How do various trust mechanisms affect users’participation in Airbnb?
Airbnb, as one of the best-known sharing economy businesses all over the world, is a company based in San Francisco operates an online marketplace and hospitality service for people to lease or rent short-term lodging. The company has more than 5 million lodging lists in 81,000 cities and 191 countries and has facilitated over 300 million check-ins (Wikipedia.com, 2018).
The platform has already been used to locate emergency housing for people influenced by more than 90 natural disasters in 20 countries, which rendered assistance to tens of thousands of people suddenly homeless overnight. In some cases, it can help the community respond to people in need faster than the government. The company then set a more ambitious target: helping assist some of the 65 million people who had been displaced by conflict, natural disaster, or disease around the world (Meixler, 2018). How does business interaction or free offer happen as the key to private home is given to strangers?
The "sharing economy" is a rapidly developing and transformational new business model that is driving business innovation and creating new opportunities in communities globally. On account of widespread Internet, online accessibility makes owners of underutilized assets available. Apparently, sharing economy indeed undermines conventional market but creates values. Rather than being invisible behind the business, users in a sharing community are relatively transparent through profiles, messages and social platforms. The dominant value in a sharing economy is trust that is required in any interaction (Stephany, 2015). In this case, we conducted a research on how do various trust mechanisms affect users’ participation in Airbnb.
In fact, the sharing economy’s impact on how we consume and its ability to fuel economic growth may be the most profound change of all that the Internet will bring. On one optional night in 2014, there were 785,000 people in 191 countries either staying in a stranger's home or welcoming ones into theirs only in Ainbnb's service (Gebbia, 2014). Extra incomes of hosts and more affordable room rates are natural consequences. Moreover, traveling and economic activities are boosted by improvement in population mobility and flexibility. After breaking the stereotype that strangers equal to danger, local experiences replace efficient and consistent travel. Human connection benefits culture integration to some extent. Obviously, Airbnb's trust design has overcome stranger-danger bias successfully. How could they achieve this and what are users' reflections?
In order to explain how Airbnb design trust, its co-founder Joe Gebbia did a second experiment during a TED Talk. By asking audiences to unclock their phones and pass it to the left-hand-side person, people are easily pushed out of the comfort zone and felt a little bit panic. Apart from the feeling of panic, most of people also felt sense of responsibility while holding a personal item just like how they would feel in private home (Gebbia, 2014).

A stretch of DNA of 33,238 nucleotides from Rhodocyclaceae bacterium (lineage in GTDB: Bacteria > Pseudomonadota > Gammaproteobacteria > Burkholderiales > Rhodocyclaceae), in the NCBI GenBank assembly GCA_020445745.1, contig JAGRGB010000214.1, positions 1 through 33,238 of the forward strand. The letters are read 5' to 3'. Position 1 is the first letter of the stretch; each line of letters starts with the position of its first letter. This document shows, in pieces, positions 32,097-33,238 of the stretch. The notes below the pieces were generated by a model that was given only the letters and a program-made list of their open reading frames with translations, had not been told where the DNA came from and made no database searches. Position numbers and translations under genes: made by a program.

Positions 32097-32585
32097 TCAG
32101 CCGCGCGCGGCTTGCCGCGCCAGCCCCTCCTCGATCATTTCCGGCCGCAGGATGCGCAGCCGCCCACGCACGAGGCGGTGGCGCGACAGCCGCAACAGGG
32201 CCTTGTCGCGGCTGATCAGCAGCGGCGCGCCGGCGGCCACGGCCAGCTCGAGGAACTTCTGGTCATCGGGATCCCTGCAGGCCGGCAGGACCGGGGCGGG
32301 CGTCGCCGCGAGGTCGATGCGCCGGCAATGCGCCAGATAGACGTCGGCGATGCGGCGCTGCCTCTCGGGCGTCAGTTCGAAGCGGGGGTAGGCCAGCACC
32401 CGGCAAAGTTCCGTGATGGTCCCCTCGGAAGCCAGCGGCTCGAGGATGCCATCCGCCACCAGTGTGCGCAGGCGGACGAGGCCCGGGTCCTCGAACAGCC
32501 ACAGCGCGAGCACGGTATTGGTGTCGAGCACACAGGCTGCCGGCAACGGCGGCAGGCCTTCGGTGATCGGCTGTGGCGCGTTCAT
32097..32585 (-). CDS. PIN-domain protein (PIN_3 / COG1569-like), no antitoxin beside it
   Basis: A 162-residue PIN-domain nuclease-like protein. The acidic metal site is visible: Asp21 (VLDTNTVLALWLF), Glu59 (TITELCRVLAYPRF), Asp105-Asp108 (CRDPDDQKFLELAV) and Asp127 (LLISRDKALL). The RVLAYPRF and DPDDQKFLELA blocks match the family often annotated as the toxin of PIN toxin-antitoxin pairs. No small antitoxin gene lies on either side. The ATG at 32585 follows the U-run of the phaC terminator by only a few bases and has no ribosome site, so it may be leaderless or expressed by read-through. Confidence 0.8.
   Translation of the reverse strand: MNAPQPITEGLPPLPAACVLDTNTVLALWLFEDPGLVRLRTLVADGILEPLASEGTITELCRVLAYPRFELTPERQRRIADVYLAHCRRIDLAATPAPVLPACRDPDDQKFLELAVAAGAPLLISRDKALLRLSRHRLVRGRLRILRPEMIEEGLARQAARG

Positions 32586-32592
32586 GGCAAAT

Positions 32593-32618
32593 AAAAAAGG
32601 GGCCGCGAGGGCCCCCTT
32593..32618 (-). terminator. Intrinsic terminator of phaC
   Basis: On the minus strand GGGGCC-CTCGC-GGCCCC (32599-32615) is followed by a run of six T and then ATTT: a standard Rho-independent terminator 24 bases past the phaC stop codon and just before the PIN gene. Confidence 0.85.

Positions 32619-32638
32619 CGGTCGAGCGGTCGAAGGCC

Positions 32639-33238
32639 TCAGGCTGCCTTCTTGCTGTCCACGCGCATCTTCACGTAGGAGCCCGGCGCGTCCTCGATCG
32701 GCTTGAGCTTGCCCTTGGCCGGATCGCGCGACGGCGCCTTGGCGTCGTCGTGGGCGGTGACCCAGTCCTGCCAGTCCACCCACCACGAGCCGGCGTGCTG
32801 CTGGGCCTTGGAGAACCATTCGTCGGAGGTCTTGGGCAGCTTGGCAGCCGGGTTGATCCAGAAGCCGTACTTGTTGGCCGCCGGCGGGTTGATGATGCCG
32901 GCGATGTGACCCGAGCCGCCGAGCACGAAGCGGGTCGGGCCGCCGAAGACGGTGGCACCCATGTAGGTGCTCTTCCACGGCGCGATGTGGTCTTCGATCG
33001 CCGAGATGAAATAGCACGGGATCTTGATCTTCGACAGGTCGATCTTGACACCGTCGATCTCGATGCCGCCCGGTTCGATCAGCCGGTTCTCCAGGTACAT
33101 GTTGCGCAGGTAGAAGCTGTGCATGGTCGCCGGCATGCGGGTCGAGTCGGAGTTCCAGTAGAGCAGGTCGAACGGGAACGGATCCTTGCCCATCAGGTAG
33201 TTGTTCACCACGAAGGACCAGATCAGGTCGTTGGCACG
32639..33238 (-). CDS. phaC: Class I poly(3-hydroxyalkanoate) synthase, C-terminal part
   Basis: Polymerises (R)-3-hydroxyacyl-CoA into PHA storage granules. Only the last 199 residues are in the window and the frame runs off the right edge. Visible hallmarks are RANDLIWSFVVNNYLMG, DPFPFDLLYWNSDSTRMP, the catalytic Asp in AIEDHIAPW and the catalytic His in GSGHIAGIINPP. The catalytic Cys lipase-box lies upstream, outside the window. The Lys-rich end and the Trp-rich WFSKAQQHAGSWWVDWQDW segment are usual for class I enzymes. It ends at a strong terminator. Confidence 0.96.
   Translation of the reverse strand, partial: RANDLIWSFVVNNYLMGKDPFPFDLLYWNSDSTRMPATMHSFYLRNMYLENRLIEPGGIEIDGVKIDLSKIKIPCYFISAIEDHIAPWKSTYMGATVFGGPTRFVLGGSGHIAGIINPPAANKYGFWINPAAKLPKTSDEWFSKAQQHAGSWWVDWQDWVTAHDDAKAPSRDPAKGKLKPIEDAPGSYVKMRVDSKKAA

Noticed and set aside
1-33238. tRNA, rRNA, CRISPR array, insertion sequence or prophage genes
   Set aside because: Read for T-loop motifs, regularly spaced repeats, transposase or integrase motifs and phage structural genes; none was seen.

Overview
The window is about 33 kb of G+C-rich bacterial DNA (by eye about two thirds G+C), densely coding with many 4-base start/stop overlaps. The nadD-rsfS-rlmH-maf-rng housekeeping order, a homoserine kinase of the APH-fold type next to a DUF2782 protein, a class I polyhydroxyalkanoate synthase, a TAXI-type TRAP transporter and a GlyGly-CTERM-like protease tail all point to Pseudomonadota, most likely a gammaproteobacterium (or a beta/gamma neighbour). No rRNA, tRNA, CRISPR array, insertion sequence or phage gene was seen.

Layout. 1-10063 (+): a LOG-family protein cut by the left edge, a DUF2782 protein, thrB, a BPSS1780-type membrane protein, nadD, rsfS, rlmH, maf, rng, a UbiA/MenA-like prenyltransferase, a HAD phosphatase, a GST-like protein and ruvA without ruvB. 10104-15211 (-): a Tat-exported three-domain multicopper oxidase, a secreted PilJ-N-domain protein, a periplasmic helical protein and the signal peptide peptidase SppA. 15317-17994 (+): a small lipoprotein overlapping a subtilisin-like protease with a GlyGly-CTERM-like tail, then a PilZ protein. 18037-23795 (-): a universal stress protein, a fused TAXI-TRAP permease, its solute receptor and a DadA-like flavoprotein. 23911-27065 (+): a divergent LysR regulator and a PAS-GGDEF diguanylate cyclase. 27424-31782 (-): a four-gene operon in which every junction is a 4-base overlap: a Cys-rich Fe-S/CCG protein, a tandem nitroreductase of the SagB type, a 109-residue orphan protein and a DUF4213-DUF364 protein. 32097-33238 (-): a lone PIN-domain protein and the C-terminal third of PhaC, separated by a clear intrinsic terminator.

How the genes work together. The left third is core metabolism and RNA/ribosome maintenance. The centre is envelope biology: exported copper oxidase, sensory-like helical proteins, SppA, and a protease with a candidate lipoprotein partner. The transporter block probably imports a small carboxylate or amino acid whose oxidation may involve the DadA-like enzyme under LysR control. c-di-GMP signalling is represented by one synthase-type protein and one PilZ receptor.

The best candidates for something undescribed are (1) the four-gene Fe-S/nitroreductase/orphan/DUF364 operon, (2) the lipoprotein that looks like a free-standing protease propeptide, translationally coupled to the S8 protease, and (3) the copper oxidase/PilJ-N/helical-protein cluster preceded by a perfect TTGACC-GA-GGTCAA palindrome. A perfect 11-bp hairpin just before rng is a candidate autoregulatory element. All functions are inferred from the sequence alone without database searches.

Unlike conventional hotels seeking third-party applications or creating homepages to offer information, Airbnb itself is a sharing platform containing all information of hosts, guests and home resources. Airbnb is created as a stage to help make introduction between strangers in a community (Aufmann, 2016).
Identity authentication also differs between conventional hotels and Airbnb. Identity clarification is achieved by comparing jurisdictional information with guests' ID cards, passports or driving licenses. However, this traditional process is not enough for Airbnb users to know each other deeply. First impression is universally believed important, hence it is worth designing for trust building. Filing profiles fully is an opportunity rather than a task for users to demonstrate themselves in a community (Aufmann, 2016).
Airbnb also operates a website called Airbnb Citizen to provide community and organizing opportunities contributed to improving the sharing economy. Third-party sites of Airbnb Citizen such as Facebook accounts are collected, so that uses are able to send invitation messages to friends via the third party site itself. Messages also reveal a bit of the character and personality of the writer, which helps hosts and guests start construct a trusting relationship. To some extent, trust takes effort. The more effort and care a guest show before booking, the more likely they will to be accepted by hosts (Aufmann, 2016). Building the right amount of trust takes the right amount of disclosure. This means that either too little or too much sharing leads to a decrease in acceptance rate. In order to design for just the right amount of disclosure when a guest first messages a host, the size of box is used to suggest the right length. Guests are guided with prompts encourage sharing (Gebbia, 2014).
Handling payments is a sophisticated technical challenge, contributing to understanding who was making a booking better. Rules are designed to help remove some uncertainty around payments. Airbnb acts as a transfer station of payments between guests and hosts. Funds are kept by Airbnb for 24 hours after guests checked in. They are not released to hosts immediately as to give both parties some time to notify Airbnb if something is not right. A customer support organization has been built as a way to connect Airbnb when something goes wrong that now covers all timezones and numerous languages (Newman, and Antin, 2016).